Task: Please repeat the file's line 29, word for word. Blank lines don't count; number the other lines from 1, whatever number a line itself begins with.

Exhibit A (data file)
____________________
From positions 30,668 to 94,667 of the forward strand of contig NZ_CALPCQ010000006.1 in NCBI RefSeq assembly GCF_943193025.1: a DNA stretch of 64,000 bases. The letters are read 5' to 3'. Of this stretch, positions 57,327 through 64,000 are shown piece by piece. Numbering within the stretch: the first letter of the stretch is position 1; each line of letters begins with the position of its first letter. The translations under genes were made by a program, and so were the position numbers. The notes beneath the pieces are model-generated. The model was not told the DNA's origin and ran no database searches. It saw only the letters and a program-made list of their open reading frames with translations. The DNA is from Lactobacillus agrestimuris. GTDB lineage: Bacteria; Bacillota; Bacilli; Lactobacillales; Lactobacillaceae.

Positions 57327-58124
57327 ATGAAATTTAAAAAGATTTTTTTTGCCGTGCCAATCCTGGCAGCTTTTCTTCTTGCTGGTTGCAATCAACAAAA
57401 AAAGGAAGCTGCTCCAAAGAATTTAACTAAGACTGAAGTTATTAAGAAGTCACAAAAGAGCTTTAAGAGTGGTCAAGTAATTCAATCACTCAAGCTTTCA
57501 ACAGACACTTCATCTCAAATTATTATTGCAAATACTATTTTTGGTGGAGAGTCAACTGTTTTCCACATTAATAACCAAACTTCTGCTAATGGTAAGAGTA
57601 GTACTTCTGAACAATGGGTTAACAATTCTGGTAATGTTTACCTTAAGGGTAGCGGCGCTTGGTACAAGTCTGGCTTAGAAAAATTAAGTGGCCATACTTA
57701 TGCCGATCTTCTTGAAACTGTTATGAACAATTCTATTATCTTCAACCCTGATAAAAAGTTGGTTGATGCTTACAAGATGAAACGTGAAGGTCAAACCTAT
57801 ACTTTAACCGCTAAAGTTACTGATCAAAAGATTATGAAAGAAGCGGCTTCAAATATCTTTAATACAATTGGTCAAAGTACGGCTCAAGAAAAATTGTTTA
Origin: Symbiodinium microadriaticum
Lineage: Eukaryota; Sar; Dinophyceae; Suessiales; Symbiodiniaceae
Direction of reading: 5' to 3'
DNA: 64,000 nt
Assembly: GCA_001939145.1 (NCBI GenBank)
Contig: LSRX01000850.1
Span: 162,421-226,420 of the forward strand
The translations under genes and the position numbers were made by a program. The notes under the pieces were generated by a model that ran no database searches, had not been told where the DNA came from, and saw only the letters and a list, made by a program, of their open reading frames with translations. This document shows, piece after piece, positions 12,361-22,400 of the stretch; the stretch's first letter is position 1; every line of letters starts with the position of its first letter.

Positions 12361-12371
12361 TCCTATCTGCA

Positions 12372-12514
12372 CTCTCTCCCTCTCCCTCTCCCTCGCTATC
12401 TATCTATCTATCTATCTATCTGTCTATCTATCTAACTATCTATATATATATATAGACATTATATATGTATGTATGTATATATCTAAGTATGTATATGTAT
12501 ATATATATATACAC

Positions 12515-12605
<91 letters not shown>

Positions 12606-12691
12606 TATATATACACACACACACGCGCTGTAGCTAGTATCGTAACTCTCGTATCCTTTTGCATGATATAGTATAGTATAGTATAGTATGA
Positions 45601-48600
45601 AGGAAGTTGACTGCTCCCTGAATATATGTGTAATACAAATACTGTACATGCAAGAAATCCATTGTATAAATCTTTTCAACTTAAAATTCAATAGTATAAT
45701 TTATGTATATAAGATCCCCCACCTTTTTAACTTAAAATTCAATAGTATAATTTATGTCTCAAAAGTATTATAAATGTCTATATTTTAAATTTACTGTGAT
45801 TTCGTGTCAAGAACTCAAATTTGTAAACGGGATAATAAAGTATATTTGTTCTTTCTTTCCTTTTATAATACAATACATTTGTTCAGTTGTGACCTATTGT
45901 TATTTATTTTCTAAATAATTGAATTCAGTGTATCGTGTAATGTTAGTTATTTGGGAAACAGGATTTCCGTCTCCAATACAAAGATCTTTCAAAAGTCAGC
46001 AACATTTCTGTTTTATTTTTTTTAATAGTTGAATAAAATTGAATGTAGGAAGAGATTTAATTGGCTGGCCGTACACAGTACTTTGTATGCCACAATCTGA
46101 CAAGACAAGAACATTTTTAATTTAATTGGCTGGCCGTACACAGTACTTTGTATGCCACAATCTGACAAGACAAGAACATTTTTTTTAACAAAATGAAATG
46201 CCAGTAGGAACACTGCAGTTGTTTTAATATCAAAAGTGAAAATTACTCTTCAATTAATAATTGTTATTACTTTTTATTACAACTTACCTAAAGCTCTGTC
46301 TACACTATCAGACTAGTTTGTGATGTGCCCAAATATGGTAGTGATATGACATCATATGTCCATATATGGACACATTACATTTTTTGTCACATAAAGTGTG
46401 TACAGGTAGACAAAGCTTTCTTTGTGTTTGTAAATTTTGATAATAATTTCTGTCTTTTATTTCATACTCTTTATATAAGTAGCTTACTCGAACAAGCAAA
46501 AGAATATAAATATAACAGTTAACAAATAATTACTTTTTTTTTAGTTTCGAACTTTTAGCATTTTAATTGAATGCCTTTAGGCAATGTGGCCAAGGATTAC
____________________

45701 TTATGTATATAAGATCCCCCACCTTTTTAACTTAAAATTCAATAGTATAATTTATGTCTCAAAAGTATTATAAATGTCTATATTTTAAATTTACTGTGAT